More than 90% of eligible Australians are expected to vote in the election on 18 May – because it’s one of the few countries to have compulsory voting.
Compulsory Voting articles on Democracy Chronicles
Compulsory voting requires eligible citizens to register for and participate in democratic elections, usually through fines as penalties for not voting. Also see our main section on American democracy and our archives for Voter Access and Voter ID.
In Australia in 2016, about 87 percent of voting-age people participated in the nation’s federal election, or 91 percent of enrolled voters.
A University of Kentucky law professor is suggesting mandatory voting may be the change necessary to improve voter turnout.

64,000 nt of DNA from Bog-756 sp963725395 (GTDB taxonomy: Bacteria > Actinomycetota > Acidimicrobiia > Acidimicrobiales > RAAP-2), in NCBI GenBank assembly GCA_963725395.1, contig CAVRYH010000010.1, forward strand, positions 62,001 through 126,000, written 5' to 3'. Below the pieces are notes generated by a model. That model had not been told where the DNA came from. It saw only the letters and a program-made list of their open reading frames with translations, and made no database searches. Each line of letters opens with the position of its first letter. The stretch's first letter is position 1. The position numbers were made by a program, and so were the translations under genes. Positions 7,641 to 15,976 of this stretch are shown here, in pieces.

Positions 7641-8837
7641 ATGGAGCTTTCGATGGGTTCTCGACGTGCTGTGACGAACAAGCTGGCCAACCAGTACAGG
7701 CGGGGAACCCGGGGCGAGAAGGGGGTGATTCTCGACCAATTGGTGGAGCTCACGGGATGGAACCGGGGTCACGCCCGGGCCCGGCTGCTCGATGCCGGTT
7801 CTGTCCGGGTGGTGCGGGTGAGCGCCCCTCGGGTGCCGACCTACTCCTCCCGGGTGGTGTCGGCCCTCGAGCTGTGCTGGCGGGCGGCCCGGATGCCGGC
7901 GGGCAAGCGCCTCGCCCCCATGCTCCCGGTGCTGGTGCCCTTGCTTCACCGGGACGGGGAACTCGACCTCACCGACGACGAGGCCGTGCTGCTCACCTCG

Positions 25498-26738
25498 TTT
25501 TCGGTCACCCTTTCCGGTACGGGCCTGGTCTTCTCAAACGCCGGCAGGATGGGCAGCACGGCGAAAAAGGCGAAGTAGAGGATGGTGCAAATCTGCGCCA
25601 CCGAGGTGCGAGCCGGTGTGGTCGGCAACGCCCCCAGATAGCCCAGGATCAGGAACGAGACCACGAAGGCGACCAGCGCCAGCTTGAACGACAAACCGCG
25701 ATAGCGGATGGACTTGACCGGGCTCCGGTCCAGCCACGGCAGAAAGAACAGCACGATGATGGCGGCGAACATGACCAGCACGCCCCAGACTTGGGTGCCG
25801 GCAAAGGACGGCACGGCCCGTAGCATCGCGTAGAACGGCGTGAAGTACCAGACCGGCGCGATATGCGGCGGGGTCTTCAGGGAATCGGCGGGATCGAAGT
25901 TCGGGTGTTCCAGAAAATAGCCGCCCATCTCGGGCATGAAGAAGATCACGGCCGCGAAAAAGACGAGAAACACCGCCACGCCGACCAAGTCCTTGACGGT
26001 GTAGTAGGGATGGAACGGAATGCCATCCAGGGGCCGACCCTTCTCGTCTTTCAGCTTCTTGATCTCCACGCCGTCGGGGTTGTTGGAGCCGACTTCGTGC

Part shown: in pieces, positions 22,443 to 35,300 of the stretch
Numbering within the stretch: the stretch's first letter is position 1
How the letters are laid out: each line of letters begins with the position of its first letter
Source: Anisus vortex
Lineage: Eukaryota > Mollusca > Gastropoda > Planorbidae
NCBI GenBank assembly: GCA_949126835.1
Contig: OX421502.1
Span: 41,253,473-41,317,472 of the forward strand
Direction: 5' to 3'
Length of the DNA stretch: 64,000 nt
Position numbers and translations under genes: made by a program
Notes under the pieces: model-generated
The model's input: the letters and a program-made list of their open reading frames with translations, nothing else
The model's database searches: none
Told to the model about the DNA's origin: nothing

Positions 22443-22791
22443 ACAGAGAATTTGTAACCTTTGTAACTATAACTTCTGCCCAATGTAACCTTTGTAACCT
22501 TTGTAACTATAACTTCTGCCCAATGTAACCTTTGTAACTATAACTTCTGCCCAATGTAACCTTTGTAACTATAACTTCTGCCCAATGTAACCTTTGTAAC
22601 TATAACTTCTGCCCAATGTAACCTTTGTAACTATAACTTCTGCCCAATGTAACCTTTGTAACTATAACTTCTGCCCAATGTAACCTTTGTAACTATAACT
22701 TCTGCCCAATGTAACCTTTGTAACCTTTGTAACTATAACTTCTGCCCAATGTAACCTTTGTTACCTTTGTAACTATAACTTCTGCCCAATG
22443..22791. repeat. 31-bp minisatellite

Freshman state Senator Ram Villivalam, D-Chicago, introduces’ legislation that would give a $25 state tax credit for anyone who votes in a general election.
MDC-T deputy president Nelson Chamisa has called for compulsory voting among Zimbabweans
Engaged and informed citizens are a necessary condition for effective democracy
Compulsory voting, drinking bans, celebratory gunfire, and shamans are some unusual voting day practices
Many other countries have some type of mandatory voting law and get much higher turnout as a result
Is the integrity of elections at stake when introducing mandatory voter registration and other voter access measures?
As high participation in the most recent census has shown, Canadian mandatory voting system would be much more representative